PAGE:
Dictionary.com defines apathy as the “absence or suppression of passion, emotion, or excitement,” or a “lack of interest in or concern for things that others find moving or exciting.”
These clinical definitions cannot convey what it feels like. Many say they feel apathetic, but when you talk further, it is clear they have never truly experienced apathy. It is stealthy and insidious, eating away motivation from the inside. As symptoms of depression go, apathy is one of the most difficult to overcome.
When you’re feeling sad you can watch a funny movie, or at least pretend to smile. Apathy makes you not care about pretending. When my apathy sets in, I lose interest in everything. I don’t want to eat because I don’t care about being hungry or not; I don’t want to go to work because I don’t care if I lose my job, home, or anything else; I don’t want to talk to my friends because I don’t care about anything enough to talk about anything. Apathy saps the will to survive, let alone any desires to thrive.
Some think apathetic individuals attempt suicide. Nope; you don’t care enough about anything to even bother trying. It is too much work. Especially for me, knowing as many statistics about suicide success rates, permanent physical or mental damage, and the effects on others, I have no interest in putting enough effort in to make sure it succeeds. I also have no interest in taking care of myself enough to stay alive.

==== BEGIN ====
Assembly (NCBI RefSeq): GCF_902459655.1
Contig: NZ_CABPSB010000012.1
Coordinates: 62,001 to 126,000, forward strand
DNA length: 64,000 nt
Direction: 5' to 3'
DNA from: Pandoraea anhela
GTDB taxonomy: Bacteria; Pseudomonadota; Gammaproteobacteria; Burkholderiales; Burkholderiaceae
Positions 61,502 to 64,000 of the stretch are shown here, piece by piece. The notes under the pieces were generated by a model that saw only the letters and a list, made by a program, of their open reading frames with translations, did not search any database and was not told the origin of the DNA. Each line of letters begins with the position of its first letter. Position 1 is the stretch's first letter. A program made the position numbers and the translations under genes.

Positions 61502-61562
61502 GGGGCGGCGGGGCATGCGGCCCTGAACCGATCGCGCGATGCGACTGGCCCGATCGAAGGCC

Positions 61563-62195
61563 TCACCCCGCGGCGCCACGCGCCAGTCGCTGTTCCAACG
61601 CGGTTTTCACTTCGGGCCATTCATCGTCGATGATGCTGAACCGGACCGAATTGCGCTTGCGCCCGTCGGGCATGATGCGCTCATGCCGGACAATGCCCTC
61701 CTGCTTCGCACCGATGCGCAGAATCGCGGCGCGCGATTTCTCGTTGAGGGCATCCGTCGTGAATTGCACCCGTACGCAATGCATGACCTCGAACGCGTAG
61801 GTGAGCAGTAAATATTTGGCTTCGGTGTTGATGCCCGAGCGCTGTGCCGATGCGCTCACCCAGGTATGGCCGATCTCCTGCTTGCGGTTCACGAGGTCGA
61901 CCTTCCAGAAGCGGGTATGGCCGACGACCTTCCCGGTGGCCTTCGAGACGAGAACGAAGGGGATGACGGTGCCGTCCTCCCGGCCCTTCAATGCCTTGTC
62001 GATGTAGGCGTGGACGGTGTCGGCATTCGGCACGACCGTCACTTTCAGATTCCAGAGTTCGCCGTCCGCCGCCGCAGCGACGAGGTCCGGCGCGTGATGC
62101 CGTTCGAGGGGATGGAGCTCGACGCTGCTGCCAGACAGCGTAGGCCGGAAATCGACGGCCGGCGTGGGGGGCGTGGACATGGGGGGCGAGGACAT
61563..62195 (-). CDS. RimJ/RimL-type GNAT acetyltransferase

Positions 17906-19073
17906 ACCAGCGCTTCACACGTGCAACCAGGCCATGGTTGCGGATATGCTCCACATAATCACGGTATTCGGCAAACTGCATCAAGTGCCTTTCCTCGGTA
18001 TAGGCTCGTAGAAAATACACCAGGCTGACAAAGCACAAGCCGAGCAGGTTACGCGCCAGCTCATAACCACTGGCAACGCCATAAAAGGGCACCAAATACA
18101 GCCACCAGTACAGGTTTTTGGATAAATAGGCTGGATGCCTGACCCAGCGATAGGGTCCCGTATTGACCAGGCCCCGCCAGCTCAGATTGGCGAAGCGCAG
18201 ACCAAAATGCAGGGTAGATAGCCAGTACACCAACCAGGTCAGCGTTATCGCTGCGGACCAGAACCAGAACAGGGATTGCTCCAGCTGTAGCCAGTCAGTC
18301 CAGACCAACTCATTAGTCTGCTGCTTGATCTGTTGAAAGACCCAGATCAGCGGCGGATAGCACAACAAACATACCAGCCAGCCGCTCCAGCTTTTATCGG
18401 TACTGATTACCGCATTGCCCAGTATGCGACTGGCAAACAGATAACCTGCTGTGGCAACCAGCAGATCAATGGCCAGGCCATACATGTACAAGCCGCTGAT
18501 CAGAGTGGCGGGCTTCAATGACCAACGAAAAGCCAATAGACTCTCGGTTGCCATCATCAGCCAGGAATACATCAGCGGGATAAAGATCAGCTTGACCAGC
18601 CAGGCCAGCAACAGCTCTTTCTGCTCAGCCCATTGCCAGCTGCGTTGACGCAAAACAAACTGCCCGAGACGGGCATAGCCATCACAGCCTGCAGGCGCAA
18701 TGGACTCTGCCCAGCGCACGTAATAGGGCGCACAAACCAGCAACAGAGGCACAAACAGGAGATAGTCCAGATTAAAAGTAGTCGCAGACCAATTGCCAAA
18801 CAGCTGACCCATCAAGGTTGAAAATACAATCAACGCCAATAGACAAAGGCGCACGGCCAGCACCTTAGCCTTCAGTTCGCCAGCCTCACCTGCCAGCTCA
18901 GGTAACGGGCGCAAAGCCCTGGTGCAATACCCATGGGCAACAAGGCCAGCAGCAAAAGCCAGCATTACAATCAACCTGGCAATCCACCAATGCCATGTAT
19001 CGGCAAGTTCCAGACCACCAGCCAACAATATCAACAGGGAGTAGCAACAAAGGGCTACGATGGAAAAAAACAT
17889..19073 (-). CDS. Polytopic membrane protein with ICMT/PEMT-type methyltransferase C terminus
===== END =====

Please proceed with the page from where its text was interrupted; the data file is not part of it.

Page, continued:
Most don’t even realize when the apathy sets in. They just feel like staying home, usually turning on the TV to a random channel and flipping until it’s too much effort to keep changing the channel. Since I don’t have TV, I end up scrolling through Netflix, unable to find anything interesting. In a frustrating turn of events for some of my friends, I have a tendency to return to things I have watched before that I know will produce strong emotions in me. In those moments, I just want to feel something, even if it is pain and sadness. They’re often the only things I can feel.
I know I have mental health problems from issues in my past (troubled childhood, etc., etc.), and have spent a lot of time paying attention to my moods and mental state. It can be disconcerting to realize I wanted to pursue a Ph.D. in epidemiology one day, and can’t even get out of bed the next.
If you have ever been guilty of telling a person with depression to “just pull themselves together,” you have no idea what it feels like. It becomes overwhelming to do simple things like getting dressed in the morning, preparing any kind of food, proper hygiene, cleaning. Simple routines fall apart, and the drive to do anything, even pursuing a dream right in front of you, simply disappears.
Apathy is more insidious than the definition implies. It is a silent thief of the will to live.